Nzili and Sumbi Advocates said Sama had infringed the rights of its Kenyan and international personnel, including health and privacy. Meta and Sama were told to follow Kenyan labour, privacy, and health regulations, and to pay their moderators more.
Meta has denied the charges in rebuttals reviewed by TechCrunch. It also denied firing former employee Daniel Motaung for leading a strike in 2019 over low wages and working conditions.
“Your client was fired due to unacceptable actions against coworkers that risked their safety. The process leading to your client’s termination was fair, unambiguous, and extensively documented; there is no basis for the claim that your client was unfairly terminated. “Your client is not entitled to compensation,” Sama’s solicitors, Bowmans, wrote to Motaung’s lawyer, Mercy Mutemi.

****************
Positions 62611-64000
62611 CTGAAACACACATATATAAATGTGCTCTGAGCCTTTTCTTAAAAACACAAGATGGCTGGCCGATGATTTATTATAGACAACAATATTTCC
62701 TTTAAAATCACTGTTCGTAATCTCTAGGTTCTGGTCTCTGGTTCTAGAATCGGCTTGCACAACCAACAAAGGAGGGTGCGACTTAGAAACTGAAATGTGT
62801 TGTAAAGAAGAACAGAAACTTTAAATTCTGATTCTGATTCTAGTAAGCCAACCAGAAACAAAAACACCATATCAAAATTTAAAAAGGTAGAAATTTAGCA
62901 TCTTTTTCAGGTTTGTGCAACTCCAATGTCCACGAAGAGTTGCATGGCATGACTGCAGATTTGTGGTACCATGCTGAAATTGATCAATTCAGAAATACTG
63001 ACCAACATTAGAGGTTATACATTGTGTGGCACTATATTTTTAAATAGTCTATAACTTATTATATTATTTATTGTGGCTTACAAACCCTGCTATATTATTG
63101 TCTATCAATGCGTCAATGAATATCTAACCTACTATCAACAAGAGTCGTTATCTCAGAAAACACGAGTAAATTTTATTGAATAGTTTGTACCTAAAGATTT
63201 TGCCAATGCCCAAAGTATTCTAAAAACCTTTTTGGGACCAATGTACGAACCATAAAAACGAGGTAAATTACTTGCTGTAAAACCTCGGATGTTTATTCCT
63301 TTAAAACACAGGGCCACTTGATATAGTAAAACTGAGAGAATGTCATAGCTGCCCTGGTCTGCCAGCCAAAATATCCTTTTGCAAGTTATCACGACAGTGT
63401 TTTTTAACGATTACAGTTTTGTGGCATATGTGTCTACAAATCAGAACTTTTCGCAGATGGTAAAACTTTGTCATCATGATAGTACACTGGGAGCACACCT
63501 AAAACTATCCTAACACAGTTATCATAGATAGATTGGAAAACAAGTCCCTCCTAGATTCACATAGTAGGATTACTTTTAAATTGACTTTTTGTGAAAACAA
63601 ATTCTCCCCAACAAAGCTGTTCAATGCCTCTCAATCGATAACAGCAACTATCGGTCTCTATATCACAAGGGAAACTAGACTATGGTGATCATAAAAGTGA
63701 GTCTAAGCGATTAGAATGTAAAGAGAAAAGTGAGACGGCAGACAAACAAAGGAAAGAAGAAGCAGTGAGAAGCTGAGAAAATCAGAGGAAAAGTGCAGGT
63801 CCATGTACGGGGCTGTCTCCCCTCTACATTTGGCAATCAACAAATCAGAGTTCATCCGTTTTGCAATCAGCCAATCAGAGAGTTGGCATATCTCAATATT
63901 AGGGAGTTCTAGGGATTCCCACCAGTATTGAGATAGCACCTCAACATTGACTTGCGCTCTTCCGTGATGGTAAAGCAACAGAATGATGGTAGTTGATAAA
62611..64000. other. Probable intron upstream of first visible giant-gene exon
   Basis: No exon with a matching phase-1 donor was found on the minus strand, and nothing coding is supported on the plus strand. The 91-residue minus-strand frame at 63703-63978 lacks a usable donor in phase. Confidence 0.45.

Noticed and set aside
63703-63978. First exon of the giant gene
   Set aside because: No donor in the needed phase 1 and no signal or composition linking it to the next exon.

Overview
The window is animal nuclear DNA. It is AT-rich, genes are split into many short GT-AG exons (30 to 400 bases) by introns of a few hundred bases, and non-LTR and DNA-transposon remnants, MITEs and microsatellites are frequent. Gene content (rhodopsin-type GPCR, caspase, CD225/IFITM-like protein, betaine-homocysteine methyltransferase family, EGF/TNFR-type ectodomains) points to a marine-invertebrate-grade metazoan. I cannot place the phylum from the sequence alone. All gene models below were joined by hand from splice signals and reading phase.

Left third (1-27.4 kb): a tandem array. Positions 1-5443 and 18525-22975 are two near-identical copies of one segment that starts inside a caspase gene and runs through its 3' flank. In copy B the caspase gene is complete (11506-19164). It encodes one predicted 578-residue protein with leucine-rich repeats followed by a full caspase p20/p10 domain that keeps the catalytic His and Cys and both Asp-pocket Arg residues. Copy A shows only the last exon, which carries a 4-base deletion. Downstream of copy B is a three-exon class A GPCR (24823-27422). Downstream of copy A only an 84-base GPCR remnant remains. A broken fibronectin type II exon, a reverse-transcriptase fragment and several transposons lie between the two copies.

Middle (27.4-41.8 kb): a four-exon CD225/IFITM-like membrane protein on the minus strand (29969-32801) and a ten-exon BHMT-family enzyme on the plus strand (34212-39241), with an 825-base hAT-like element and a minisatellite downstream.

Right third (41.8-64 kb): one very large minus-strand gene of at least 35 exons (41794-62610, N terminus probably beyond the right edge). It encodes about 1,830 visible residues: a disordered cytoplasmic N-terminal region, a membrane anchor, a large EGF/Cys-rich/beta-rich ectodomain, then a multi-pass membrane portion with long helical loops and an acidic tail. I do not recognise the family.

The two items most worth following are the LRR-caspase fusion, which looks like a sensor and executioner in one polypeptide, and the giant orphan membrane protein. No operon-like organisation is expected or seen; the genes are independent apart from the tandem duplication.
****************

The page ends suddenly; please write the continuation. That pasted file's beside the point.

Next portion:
The law firm representing Motaung has now threatened to sue.
A Time article revealed how Sama recruited its moderators under the guise of a phone centre. The content moderators, hired from throughout the continent, only learnt about their jobs after signing contracts and moving to the centre in Nairobi, Kenya.
To combat hate, misinformation, and violence, moderators comb through social media messages across platforms, including Facebook. Among the many rules that staff must follow is not telling strangers what they do. According to the article, content moderators in Africa are paid the least. Since the exposé, Sama, a self-described ethical AI firm, has raised wages.